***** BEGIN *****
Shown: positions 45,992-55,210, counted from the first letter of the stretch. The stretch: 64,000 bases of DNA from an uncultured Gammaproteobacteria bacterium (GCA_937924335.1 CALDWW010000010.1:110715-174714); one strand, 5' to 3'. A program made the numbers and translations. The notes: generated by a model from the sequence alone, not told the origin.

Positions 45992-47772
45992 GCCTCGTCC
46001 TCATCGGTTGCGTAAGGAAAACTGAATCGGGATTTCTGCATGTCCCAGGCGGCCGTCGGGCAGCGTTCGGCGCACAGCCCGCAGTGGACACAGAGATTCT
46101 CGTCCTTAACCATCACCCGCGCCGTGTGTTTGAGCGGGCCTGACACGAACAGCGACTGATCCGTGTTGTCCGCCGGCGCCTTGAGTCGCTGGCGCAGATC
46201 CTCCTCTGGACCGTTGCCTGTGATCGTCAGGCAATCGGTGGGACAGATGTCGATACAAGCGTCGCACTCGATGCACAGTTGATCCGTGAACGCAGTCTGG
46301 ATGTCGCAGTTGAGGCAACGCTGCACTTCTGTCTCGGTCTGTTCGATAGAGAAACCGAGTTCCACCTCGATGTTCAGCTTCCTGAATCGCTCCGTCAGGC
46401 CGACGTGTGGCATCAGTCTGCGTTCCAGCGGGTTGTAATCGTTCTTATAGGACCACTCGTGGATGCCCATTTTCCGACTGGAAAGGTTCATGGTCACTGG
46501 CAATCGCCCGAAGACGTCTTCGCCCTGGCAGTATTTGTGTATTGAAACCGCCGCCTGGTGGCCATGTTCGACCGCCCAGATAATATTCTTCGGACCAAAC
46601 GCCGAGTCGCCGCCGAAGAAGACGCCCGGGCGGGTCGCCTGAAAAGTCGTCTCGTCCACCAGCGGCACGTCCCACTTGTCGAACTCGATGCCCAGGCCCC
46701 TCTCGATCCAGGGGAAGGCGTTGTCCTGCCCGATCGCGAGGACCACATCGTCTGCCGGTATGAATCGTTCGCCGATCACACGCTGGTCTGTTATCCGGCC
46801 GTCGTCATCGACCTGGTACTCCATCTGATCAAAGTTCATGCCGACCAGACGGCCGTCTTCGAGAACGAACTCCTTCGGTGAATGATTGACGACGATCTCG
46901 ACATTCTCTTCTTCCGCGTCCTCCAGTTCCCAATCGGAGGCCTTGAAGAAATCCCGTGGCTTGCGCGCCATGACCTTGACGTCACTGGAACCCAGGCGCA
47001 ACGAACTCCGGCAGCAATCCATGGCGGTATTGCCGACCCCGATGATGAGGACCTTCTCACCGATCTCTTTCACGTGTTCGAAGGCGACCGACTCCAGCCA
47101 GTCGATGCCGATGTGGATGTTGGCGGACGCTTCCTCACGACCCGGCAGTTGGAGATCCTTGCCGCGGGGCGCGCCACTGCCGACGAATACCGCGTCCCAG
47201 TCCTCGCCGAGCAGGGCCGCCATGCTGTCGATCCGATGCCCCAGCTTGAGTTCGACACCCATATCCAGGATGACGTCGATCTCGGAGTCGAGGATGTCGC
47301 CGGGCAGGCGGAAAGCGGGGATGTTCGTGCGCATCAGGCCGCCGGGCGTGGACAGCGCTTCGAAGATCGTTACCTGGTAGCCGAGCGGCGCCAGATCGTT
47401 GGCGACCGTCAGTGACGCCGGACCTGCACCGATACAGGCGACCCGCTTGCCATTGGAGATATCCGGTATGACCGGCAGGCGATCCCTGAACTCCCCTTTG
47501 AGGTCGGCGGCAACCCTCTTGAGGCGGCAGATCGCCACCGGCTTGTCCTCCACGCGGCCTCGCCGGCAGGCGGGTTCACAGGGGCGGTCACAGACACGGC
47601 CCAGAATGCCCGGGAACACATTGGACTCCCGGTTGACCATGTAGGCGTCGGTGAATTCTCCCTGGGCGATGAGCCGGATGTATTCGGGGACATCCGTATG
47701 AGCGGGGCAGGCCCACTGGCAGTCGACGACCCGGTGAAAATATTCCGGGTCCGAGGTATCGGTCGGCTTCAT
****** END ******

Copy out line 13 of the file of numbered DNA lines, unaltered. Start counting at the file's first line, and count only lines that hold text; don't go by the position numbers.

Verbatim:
46901 ACATTCTCTTCTTCCGCGTCCTCCAGTTCCCAATCGGAGGCCTTGAAGAAATCCCGTGGCTTGCGCGCCATGACCTTGACGTCACTGGAACCCAGGCGCA